The infamously impatient Mestalla fans were waving their familiar white hankies long before the final whistle of a third consecutive league defeat, while local sports paper ‘Superdeporte’ screamed ‘Djukic you must go’ from its cover on Thursday morning.
The Serbian manager put a brave face on things during his post-game press conference. “You feel sad for having lost,” Djukic said. “In this moment we are very weak, but I feel I have the strength to continue, to do things, although it is not all up to me. The team were not good, that is obvious, but I feel capable of getting us out of this.”
The axe still seemed certain, but the club offered what seemed an honestly intentioned vote of confidence on Thursday evening. This was partly perhaps as it seemed unfair to sack former Los Che player Djukic after just four months in the job, but mostly because there is little point in hiring a fourth manager in little over 18 months when the club’s issues go a lot deeper than who sits on its bench.
In 2007, Valencia’s then board, egged on by its banks and an ambitious regional government, decided to gamble on the then buoyant local property market.
A plan was hatched to sell its existing city-centre situated Mestalla ground for development, while building a newer, shinier stadium on cheaper land further out.
A site was identified, construction started, and ‘Nou Mestalla’ was scheduled to open for the start the 2010/11 season. But by 2009, with Spain’s property bubble burst, nobody would lend the club any more money to pay the builders. The new ground now sits half-finished, while the team continue to play at the ‘old’ Mestalla (which is now worth much less as land values have plummeted).
The debacle left the club with debts of €450m, even with Spanish internationals David Villa, Raul Albiol, David Silva, Juan Mata and Jordi Alba sold to help pay the bills.
With fewer stars on the pitch, season ticket sales dropped from 45,000 to 32,000 in just three years. Failure to qualify for this season’s Champions League was another financial disaster. Last summer was supposed to herald a fresh dawn, with a new president, Amadeo Salvo, and the arrival Djukic — who won the 2002 La Liga title, and featured in the 2000 and 2001 Champions League finals, as a Valencia player.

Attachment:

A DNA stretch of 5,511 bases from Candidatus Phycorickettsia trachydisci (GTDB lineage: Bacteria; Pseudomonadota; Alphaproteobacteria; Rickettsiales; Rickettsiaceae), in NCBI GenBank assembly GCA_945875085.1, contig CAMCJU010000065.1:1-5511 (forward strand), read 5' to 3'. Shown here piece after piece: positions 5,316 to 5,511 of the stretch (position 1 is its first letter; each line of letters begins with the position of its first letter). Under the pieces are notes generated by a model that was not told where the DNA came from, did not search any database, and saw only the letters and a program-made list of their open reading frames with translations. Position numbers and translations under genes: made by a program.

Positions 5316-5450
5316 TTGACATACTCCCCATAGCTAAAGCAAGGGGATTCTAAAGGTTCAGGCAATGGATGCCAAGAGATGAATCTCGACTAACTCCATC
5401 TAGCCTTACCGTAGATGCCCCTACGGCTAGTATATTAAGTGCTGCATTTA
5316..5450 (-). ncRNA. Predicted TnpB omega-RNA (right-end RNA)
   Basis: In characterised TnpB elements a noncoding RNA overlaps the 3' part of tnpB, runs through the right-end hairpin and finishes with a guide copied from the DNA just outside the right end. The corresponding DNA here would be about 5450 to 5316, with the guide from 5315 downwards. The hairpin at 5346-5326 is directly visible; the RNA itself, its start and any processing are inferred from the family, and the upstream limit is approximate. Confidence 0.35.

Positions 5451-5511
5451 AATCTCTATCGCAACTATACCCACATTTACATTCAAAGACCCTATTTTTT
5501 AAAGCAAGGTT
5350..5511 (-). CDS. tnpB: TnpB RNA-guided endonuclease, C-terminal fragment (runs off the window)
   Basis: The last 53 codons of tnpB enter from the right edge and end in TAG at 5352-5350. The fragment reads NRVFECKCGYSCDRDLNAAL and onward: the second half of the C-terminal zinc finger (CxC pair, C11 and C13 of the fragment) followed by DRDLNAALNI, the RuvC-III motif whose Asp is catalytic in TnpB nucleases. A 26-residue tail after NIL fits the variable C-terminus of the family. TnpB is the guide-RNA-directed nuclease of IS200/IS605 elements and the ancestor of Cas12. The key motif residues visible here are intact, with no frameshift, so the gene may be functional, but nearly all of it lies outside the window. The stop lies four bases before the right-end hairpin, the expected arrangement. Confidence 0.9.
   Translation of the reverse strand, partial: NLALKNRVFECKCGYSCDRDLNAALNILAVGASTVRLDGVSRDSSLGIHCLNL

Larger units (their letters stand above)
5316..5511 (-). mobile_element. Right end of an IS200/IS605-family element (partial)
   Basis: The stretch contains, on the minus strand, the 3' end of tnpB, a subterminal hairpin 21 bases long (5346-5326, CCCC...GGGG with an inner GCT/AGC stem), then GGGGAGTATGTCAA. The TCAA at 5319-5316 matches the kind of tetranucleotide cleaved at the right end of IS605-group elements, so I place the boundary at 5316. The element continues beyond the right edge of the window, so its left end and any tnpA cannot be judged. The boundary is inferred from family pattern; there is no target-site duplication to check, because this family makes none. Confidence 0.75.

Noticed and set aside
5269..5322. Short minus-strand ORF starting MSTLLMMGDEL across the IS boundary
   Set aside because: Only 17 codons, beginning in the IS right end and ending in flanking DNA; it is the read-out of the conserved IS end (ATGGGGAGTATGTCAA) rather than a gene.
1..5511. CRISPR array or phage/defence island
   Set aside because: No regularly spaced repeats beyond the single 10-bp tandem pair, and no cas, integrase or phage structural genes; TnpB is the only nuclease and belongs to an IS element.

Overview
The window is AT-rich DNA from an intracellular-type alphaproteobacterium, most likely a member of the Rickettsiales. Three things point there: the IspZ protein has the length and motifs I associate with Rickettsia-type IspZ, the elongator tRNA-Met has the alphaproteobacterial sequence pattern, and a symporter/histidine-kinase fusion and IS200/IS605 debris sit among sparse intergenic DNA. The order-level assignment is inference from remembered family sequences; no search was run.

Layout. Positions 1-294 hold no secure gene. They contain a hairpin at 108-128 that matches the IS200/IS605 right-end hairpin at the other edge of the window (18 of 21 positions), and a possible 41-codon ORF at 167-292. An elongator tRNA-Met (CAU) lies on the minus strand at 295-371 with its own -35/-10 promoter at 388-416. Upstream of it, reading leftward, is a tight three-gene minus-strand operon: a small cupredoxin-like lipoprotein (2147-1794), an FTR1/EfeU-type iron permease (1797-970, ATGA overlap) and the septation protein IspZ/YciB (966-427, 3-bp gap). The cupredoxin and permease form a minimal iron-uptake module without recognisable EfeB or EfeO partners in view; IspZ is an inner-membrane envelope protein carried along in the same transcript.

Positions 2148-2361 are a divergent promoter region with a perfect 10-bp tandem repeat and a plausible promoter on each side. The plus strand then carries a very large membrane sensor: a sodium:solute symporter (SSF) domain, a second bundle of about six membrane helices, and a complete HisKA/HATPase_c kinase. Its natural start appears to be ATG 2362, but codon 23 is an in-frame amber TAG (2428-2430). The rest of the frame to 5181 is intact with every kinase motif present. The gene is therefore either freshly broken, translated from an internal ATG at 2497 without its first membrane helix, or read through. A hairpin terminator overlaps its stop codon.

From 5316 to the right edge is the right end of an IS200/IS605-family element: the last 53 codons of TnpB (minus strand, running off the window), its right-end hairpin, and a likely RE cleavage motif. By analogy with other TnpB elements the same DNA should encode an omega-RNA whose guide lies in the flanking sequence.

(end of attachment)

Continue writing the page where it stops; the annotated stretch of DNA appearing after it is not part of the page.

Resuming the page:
“Valencia is a sleeping giant and I am coming to wake it up,” he said at his presentation in June. “I want to put Valencia back where it should be, among the best teams in Europe.”
That sounded ambitious at the time, especially when captain and best player Roberto Soldado was soon sold to Tottenham for €30m.
And so it has proven to be. Soldado’s cut-price replacement, Portugal international Helder Postiga, has not scored in his last nine club games, while a lack of quality, spirit and confidence throughout the squad is evident.
Meanwhile Salvo and his fellow directors have other worries.
The club president missed Wednesday’s game as he was travelling to China and the Middle East to meet potential investors or sponsors about the €100m required to finish the Nou Mestalla. He needs to raise money quickly as Bankia (a Valencia-based bank formed out of a number of insolvent local lenders in 2010), which has received billions in EU bailout funds, would reportedly sell the club tomorrow if it could find a buyer.
Sunday lunchtime brought some respite with 1-0 win at Getafe, but Valencia remain mid-table, and things could well get worse before they get better. But Djukic’s job still looks safe — if only because not even Alex Ferguson, Jose Mourinho and Josep Guardiola together could wake Valencia from its current nightmare.
All sports media hell broke loose this week when a video emerged of FIFA president Sepp Blatter impersonating Cristiano Ronaldo’s ‘commander’ strut and joking he spent a lot of cash at the hairdresser.
Given Blatter’s tendency for gaffes on issues including corruption, sexism and gay rights, this seemed small potatoes. But coming off a painful ‘el clasico’ loss to Barcelona, Real Madrid and Ronaldo decided to take offence.
Madrid president Florentino Perez wrote a strongly worded letter to FIFA, while Ronaldo’s Twitter and Facebook accounts saw this as proof of a Blatter-led conspiracy against him, his club and his country.
“Much is explained now,” Ronaldo social-media-ed. “I wish Mr Blatter health and a long life, with the certainty that he will continue to witness, as he deserves, the successes of his favourite teams and players.”
Spanish sports paper Marca labelled the tiff an ‘international incident’ and interviewed former international winger Paulo Futre who warned Blatter against visiting Portugal any time soon. On Wednesday Ronaldo celebrated a goal in his team’s 7-3 win over Sevilla with a mock military salute. On Thursday he launched his own underwear range — posing for photographers in front of a 60 foot tall photo of himself in just his smalls. “I thought you’d be cleverer than to ask me about that,” CR7 told hacks asking his views on Blatter. “I thought you would ask me about my knickers.”